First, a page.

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Will there be an interview for a graduate school in physics?

  1. Jan 4, 2015 #1
    Hi all, I have heard from different people about the interview for physics graduate school (before the admission). Some say there won't be interviews, while some say otherwise. Anyone can confirm this?
     
  2. jcsd
  3. Jan 4, 2015 #2

    e.bar.goum

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    It depends on where you go (which is presumably why you get different answers).

    But you want to have an interview - it helps you decide whether the school/program/supervisors are for you.
     
  4. Jan 4, 2015 #3
    thx you. it sounds like the interview is after the admission. Is that what you meant?
     
  5. Jan 4, 2015 #4

    e.bar.goum

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    I meant that it can be either before or after, or none at all, although in my experience, most people have interviews, and they mostly happen before you are admitted.

    This really does depend on where you are.
     
  6. Jan 6, 2015 #5
    Generally interviews are before you are admitted, and after they weed out the first round of applicants.
     
  7. Jan 6, 2015 #6

    radium

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    In my experience, interviews are rare for physics programs. They have them sometimes for applied physics or biophysics though. For biophysics, they are on campus sometimes (Berkeley, Stanford Chicago for example).
     
  8. Jan 7, 2015 #7
    My school uses the interview for placement purposes. If they feel that you are strong enough in E&M but not as strong in Mechanics they will stick you in the upper level undergraduate classes before you can register for the grad level mechanics.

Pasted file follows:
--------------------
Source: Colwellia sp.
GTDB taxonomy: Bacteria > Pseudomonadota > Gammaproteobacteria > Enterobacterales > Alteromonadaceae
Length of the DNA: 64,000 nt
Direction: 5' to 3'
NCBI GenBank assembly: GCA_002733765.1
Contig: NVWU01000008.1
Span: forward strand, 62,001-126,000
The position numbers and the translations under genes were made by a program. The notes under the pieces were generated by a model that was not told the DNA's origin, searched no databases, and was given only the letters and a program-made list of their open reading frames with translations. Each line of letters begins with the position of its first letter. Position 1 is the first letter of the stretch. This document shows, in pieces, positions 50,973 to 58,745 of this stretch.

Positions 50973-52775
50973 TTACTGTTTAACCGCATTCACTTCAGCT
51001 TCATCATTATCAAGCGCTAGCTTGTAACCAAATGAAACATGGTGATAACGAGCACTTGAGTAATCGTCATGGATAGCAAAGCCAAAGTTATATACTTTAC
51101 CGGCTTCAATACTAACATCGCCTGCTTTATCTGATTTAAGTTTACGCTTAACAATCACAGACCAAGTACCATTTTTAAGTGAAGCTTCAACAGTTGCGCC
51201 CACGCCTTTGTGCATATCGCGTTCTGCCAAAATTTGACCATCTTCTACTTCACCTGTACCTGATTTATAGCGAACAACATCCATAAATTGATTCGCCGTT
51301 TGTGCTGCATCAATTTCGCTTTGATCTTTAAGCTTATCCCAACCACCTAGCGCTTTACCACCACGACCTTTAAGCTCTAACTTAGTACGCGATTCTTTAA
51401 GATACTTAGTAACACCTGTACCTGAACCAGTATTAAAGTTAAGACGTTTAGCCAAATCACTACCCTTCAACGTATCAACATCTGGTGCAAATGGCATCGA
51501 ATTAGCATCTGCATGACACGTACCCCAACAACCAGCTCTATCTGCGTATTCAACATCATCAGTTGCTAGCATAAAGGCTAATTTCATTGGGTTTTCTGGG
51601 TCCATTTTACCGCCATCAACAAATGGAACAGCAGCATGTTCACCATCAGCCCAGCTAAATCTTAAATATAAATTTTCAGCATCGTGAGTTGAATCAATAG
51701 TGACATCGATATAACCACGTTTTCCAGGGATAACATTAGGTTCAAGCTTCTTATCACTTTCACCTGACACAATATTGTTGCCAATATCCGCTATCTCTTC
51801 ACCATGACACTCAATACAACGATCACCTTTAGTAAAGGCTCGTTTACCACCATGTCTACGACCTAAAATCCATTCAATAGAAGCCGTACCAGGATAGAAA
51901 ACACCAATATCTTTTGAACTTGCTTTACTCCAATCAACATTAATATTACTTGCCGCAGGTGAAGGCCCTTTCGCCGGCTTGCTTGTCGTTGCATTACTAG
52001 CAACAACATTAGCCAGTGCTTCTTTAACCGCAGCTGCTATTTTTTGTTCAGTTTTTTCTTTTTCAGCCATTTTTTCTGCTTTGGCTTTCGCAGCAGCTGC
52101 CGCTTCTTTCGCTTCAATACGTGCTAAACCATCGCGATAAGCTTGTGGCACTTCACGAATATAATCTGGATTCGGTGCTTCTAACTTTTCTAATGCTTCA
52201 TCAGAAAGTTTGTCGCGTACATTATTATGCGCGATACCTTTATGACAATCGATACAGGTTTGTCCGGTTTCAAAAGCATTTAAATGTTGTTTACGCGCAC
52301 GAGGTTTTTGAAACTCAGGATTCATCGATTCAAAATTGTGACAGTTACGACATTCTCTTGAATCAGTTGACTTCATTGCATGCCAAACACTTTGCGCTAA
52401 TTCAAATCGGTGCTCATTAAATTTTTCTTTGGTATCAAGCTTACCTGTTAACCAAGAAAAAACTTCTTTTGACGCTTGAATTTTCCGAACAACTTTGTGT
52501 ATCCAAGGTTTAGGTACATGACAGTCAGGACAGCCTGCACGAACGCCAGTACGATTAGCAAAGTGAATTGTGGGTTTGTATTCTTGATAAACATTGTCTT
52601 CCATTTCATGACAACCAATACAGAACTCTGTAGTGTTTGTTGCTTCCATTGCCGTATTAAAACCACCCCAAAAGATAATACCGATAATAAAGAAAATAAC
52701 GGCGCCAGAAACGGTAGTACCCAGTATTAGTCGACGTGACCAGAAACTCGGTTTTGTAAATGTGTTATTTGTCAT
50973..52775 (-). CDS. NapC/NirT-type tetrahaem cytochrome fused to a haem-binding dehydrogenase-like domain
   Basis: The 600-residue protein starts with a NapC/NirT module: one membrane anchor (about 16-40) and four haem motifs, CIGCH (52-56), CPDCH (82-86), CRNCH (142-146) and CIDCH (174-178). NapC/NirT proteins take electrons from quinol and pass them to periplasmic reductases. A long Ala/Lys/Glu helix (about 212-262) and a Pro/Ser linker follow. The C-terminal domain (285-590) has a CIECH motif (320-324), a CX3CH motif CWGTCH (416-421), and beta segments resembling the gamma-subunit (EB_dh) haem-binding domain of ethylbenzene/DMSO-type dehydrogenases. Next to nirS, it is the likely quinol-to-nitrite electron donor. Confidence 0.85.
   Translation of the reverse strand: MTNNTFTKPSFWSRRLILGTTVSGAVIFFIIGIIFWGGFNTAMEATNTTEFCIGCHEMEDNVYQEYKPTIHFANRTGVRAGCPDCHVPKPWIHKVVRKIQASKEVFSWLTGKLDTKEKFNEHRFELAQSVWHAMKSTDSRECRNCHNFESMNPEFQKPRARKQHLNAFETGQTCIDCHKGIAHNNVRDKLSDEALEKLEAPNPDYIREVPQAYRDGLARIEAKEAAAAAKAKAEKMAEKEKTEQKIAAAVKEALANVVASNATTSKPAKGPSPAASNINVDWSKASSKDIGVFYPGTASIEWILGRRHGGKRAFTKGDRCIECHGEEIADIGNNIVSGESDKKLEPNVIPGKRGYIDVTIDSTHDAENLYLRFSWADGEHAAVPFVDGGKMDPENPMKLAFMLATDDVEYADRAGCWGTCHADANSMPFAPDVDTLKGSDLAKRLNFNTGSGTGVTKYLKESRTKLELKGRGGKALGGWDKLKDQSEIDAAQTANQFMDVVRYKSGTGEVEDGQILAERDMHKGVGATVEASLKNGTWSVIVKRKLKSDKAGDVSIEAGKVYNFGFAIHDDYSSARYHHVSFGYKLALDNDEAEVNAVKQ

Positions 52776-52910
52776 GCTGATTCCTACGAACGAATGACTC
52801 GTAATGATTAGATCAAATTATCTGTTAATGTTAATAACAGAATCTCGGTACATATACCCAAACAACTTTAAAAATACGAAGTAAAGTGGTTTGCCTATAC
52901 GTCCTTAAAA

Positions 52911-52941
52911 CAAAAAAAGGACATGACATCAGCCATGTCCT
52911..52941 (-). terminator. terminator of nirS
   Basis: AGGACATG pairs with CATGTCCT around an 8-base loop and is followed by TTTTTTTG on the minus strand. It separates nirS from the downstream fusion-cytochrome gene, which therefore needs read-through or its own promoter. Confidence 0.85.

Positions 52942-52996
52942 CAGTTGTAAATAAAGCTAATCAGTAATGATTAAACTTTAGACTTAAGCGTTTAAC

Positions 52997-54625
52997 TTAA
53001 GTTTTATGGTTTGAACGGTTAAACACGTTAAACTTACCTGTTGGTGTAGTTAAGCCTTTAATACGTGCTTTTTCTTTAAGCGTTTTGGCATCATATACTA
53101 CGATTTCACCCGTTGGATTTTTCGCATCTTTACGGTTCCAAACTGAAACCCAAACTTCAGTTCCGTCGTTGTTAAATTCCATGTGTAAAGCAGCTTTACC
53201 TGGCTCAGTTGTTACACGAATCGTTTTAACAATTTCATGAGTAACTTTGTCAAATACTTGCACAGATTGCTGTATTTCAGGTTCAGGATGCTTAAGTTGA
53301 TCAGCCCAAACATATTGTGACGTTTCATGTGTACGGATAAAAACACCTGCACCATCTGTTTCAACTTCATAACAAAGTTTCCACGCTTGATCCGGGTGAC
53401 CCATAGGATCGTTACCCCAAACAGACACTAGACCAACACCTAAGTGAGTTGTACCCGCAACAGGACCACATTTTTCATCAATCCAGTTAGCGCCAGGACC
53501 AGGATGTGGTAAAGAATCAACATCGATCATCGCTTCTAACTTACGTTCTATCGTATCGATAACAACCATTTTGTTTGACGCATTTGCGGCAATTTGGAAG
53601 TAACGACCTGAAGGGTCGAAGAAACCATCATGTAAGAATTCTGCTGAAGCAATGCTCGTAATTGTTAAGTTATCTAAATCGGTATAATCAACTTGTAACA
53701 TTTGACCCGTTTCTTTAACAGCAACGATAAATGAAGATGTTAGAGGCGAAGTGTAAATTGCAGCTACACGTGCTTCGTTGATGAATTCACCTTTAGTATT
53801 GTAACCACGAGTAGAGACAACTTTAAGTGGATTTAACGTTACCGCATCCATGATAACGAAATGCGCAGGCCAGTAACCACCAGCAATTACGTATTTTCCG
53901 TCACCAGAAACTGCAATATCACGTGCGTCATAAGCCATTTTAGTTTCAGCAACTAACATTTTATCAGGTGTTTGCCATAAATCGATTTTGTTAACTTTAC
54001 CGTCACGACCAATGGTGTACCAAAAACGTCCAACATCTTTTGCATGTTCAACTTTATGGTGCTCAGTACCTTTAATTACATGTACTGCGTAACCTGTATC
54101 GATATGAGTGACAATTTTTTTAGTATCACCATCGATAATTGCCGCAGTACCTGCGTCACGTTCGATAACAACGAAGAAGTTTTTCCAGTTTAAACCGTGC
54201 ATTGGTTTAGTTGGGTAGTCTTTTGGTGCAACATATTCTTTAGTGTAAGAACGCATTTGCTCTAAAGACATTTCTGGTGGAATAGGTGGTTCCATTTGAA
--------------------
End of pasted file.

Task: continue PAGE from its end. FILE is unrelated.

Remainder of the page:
9. Jan 7, 2015 #8

    DEvens

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    There are multiple stages for graduate school admission. There is being admitted to the school. And there is getting a professor to agree to be your advisor. (Or supervisor or whatever it is locally called.) There might be more layers, such as getting admitted to candidacy for a specific degree. Any or all of these may involve an interview. Or it may be somewhat less formal. You might simply wander by the prof's office, buttonhole him/her for a while, have a chat, and then the both of you agree that you should work with that prof. It will depend on the school and the department and in some cases the current faculty and how formal they are feeling. Many things about grad school are very different from school to school. My grad work, for example, did not have a language requirement, while other science PhDs in the same university did.

    In any case, some homework before you even apply to a grad school is a good idea. Find out about the research interests of the profs. If you can, read a few of their papers and be as familiar with their work as you can. The web site http://arxiv.org/ may be a big help there. Google the prof, check out Google scholars and any other resource you can find in the time you have. Also get some magazines like Physics Today and similar things. Get the issue that shows recent grads and where they got positions and find the ones you would like to emulate.

    Once you find a prof who might be interesting to you, contact that prof and see if he/she has room for you. If that prof already has nine students, you may not want to be number ten. Be sure to ask the prof what sort of preparation they will find interesting, what research they are currently working on, and whether you would be a good match for them. Be sure that prof knows what degree you are thinking of, what degree you are working on right now, and any other academically important items.

    Once you have a few possible places to study, contact the graduate school offices at the interesting universities. Tell them which degree you are interested in, and ask for specific details on the admission procedure. Also ask about things like scholarships that may be available, and any other financial matters. For example, many scholarships don't consider you unless you apply. Find out about tuition fees, opportunity for employment as a grad student, where you might live, etc. Lots of schools let you do teaching duty for some hours each week and pay you for it. Doubly good because it counts on your resume and it helps pay the rent.

    Once you find a combination that interests you, apply as soon as you can.
     
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